As Quigg was advancing up the street where Theodore Paxton was, the latter made insulting motions and gestures toward him, said "yaw, yaw, yaw," and, as Quigg passed him, Theodore Paxton said, "shoot, you son of a b ," or some such words, when Quigg, who had gone a little past Theodore Paxton, say some ten feet, instantly turned, and, making some remark, took his gun in both hands, and struck Theodore with it on the right side of the head, split his ear in two, and caused him to reel under the force of the blow, and the blood covered his cheek. On the instant that this blow was given, out rushed John W. and Ort Paxton from where they were ensconced, and began shooting at Quigg with their revolvers, then being within a few feet of him. John W. Paxton seized Quigg's gun, and, holding it so Quigg could not use it, continued to ply his pistol on him, Ort Paxton doing the same until Quigg fell, pierced with several balls, when John Paxton, having wrenched the gun from Quigg, struck him several blows on the head as he lay prone on the ground and gasping in death.

There is some testimony also, that Theodore Paxton also seized Quigg's gun immediately that he received the blow, and there is testimony that Theodore Paxton, also, fired on Quigg with a revolver. Though this testimony is not as distinct and positive as that in regard to shooting being done by John W. and Ort Paxton, Theodore Paxton, however, on the witness stand, denied that he had a pistol that day, and there is testimony of others that they did not see him shoot. John W. Paxton, after striking Quigg over the head several times with the gun, said, holding it up, "Here is the gun that killed my boy, and I killed him," referring to Quigg. Just then Mrs. Quigg ran screaming and crying to where her husband lay, and, taking his head, placed it in her lap, when Jno. W. Paxton said, "You needn't cry, damn you, you ought to have thought of this long ago." The foregoing are the facts in substance, laboriously dug out of a manuscript record without an index, and paged occasionally by grouping the figures of two pages together in the middle of a page; for instance, 127, 128, leaving whole pages without a mark or sign to indicate their number.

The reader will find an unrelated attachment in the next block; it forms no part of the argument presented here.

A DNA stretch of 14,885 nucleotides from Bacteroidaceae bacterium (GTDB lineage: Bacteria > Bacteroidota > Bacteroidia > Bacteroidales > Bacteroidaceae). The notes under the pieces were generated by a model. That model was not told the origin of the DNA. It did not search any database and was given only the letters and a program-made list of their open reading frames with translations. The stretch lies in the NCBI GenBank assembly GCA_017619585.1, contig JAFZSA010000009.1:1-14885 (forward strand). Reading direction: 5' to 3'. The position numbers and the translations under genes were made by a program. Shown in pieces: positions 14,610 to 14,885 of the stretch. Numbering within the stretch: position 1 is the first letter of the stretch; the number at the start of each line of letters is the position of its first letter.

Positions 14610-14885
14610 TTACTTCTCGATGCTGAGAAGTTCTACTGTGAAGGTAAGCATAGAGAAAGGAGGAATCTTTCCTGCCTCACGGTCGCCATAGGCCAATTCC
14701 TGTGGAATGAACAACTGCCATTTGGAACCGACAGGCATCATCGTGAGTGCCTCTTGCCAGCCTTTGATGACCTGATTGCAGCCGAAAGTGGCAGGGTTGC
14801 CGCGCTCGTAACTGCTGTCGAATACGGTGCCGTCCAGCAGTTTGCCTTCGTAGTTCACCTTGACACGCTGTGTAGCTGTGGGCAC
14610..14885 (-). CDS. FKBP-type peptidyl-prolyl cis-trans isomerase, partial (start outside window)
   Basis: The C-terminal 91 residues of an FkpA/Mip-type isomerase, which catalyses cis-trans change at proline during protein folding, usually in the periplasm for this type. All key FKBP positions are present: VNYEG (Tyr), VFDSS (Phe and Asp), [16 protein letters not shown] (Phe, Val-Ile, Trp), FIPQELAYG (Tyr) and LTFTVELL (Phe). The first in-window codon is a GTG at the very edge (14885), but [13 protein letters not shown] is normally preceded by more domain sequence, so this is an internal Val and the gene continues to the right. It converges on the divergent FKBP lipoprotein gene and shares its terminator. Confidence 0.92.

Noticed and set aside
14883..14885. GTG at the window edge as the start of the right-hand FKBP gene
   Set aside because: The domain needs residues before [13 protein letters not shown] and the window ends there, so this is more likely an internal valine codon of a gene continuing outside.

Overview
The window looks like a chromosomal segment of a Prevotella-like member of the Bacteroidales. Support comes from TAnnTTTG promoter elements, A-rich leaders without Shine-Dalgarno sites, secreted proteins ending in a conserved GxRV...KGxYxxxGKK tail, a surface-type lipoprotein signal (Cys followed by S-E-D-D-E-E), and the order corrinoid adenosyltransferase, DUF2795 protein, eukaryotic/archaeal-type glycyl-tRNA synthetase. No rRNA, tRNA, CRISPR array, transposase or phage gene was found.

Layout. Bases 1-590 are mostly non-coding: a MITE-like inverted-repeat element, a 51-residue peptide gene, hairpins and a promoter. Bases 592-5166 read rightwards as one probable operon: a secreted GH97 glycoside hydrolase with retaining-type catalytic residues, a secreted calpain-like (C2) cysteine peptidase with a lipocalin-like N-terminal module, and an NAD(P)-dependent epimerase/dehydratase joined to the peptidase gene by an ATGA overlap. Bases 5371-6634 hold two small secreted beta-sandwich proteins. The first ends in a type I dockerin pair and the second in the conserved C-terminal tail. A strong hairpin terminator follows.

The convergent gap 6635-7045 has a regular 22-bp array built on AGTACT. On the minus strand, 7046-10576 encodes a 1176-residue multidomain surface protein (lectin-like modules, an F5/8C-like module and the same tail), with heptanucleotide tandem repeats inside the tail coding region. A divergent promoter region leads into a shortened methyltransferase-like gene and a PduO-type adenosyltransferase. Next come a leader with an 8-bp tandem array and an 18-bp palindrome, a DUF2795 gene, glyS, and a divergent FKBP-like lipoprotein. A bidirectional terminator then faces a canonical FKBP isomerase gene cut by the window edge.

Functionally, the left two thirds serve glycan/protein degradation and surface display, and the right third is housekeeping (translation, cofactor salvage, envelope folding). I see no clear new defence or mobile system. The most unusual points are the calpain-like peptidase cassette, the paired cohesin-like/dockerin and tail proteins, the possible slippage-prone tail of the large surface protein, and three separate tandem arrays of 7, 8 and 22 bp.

The instructions given at the instance of the state were:

"1. The court instructs the jury that if they believe and find from the evidence that the defendants or either of them, at the county of Hickory and state of Missouri, at any time prior to the finding of the indictment, willfully feloniously, deliberately, premeditatedly and of his malice aforethought, shot and killed John W. Quigg, Sr., in the manner and by the means charged in the indictment, they will find such defendant or defendants guilty of murder in the first degree, and so say by their verdict.

"2. If the jury believe and find from the evidence that the defendants or either of them, at the county of Hickory and state of Missouri, at any time within three years next before the finding of the indictment, willfully, feloniously, premeditatedly, on purpose, and of their malice aforethought, shot and killed John W. Quigg, Sr., by the means charged in the indictment, they will find such defendant or defendants guilty of murder in the second degree, and so say by your verdict.

"3. The word willfully, as used in the indictment and instructions, means intentionally, not accidentally.

"The word feloniously means wickedly and against the admonition of the law. Malice, in its legal sense, does not mean mere spite or ill will, but it means a condition of the mind that indicates a heart devoid of social duty and fatally bent on mischief. Deliberately means in a cool state of the blood, and, as applied to an act, means that the act is not done in the heat of passion, or on sudden provocation, and that it was prompted by deep malignity of heart or motive of revenge.

"Premeditatedly means thought of beforehand for any length of time, however short.

"Malice aforethought means with premeditation and malice.

"4. If the evidence justifies it, the jury is at liberty to find one or more of the defendants guilty and the other or others not guilty, or all or any of them guilty or not guilty, as the evidence warrants.

"5. The defendant, Theodore Paxton, is a competent witness in his own behalf, and his testimony should be received and weighed by the same rules that govern the testimony of other witnesses, but in passing on the weight due to such defendant's testimony the jury may consider the fact that he is the defendant and his interest in the result of this case.

"5a. If the three defendants had formed the design to kill Quigg and had mutually agreed to accomplish such design, and if, in order to obtain a pretext or excuse to kill Quigg, the defendants sought, provoked or brought on the difficulty that resulted in the death of Quigg, then there is no self-defense in the case. And if, in the difficulty so sought, provoked or brought on by defendants for the purpose of obtaining a pretext to kill Quigg, defendants...

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  • Johnson v. State
    • United States
    • Wyoming Supreme Court
    • December 30, 1922
    ...74 N.E. 565; State v. Cushenberry, 56 S.W. 737; McElroy v. State, 152 S.W. 1019.) An instruction on conspiracy was unnecessary. (State v. Paxton, 29 S.W. 705; Comm. O'Brien, 66 Mass. 84; People v. Richards, 51 Am. Dec. 75; State v. Anderson, 89 Mo. 312; State v. Walker, 98 Mo. 95; Comm. v. ......